Building Systemic Justice

Building Systemic Justice reflects on what it takes to build a different kind of organisation: one that lives its values of anti-oppression, justice, and intersectionality. Read more about Systemic Justice here.

Considering the glass half full: a long-term vision of change

Sometimes optimism can seem like a radical act. Or, worse, naïve.

With the enormous challenges facing us, and an awareness of how power structures are stacked against us, it can be hard to imagine a different reality. The glass feels less than half full.

Our work focuses on making one particular tool for change, strategic litigation, available to communities on their own terms. Its whole premise is that this is only part of a wider strategy: one that can include campaigning, raising public awareness, lobbying, and so on. It is a powerful tool, but it won’t fix everything for everyone all at once. It won’t in and of itself change the fact that marginalised communities are underrepresented in the legal system. Or that the legislature is mostly white, male, and privileged. Or single-handedly turn the tide on the continuous dismantling of access to justice and the legal aid system around Europe.

If we cannot be everything to everyone, should we do anything at all?

I recently wrote that some of the biggest changes we’ve seen in history were all unimaginable at some point. We need to remember that systems of domination and violence  are all made by humans, meaning that humans can also undo them.

This change may take much longer than we’d like, something Olúfẹ́mi Táíwò so eloquently speaks to in this podcast episode of Examining Ethics. I think his vision is worth quoting at length:

“It’s an ordinary ability that people have, to join their actions with people across huge time scales… that means that we can be part of victories that we may not be here to see. And the scale of the thing that we’re trying to accomplish, maybe we can do it tomorrow. … but if we can’t do it tomorrow, if we can’t do it in the next 100 years, that doesn’t mean that it’s not practically relevant to us. We can be part of whatever happens 100 years from now, or 200 years from now, or 300 years from now, or 100 days from now. And that’s enough. For generations, for centuries, for millennia, that’s had to be enough for a lot of generations of people who were constantly undertaking projects that other generations started and that other generations would have to take up or maybe even complete. And I think one of the things to resist about the kind of individualism that proliferates through our current political system is the need to respond only to the kinds of things that we ourselves, as individual human beings, can experience and live out. There are other things to value, and this kind of social change might be one of those.”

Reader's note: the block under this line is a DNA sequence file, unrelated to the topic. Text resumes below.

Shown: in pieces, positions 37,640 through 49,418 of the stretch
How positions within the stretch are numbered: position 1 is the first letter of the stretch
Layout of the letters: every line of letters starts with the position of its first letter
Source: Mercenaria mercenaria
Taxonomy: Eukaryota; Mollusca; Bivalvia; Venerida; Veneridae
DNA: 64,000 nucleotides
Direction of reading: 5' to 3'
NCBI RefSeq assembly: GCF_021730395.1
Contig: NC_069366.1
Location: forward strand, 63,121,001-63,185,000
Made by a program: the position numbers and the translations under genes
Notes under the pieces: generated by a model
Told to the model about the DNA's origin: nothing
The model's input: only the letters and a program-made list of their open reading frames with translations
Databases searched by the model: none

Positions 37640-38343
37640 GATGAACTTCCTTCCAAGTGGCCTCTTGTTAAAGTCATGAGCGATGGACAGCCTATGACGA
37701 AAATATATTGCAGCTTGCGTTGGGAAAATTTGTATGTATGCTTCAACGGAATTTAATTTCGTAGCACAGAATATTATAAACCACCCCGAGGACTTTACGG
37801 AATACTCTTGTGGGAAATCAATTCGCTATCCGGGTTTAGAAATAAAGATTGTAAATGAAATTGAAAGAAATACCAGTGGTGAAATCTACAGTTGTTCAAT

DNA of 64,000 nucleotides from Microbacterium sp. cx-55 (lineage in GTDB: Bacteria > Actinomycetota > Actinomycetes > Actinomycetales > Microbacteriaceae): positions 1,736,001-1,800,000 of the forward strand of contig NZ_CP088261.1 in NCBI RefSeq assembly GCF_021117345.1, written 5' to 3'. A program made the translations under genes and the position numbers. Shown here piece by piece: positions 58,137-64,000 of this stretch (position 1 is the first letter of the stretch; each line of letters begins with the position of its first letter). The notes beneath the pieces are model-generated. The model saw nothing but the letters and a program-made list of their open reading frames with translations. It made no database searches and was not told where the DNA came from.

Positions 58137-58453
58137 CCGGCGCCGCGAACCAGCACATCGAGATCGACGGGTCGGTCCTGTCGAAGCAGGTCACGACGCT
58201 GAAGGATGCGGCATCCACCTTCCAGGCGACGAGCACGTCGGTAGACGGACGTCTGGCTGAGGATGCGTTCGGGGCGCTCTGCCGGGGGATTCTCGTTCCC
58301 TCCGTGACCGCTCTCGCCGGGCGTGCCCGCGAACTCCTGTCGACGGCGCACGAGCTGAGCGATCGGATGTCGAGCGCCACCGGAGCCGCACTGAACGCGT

Working to achieve systemic change takes time. Looking at community-driven litigation on issues of racial, social, and economic justice, this means we should expect losses (and setbacks) in court in the short term. Many times. And: that doesn’t mean there won’t be successes.

How do we define success? It can be so much more than a win inside the courtroom.

It can be change we can create along the way: changing the narrative on an issue, generating public debate, getting the press to write truthful and compelling stories about an injustice, getting policymakers to frame a problem differently, spurring on legislators to take action, forging communities, movements, and unexpected allies around a concrete action.

Success also lies in communities taking power and control. With an inaccesible and racist legal system (and we should not give up on changing that) many communities cannot even consider using it in their campaigns. Being able to take action in the first place, and on communities’ own terms, constitutes success as well.

Of course, I hope at least part of the work we’re building with community partners will lead to powerful court decisions in the shorter term. The challenges we are facing are urgent and demand robust intervention. But we have to keep the long term in mind and continue carefully sowing the seeds for change. Momentum for every struggle will inevitably wax and wane — we need to build sustained campaigns to be ready to make a push when there’s an opening. And while litigation is not a silver bullet, it can help bring about wide-ranging positive change if we are ready and able to put it to use in the right way at the right time.

Returning to that half empty glass: filling it even a drop at a time contributes to change, even if we may not be around to see it filled to the brim.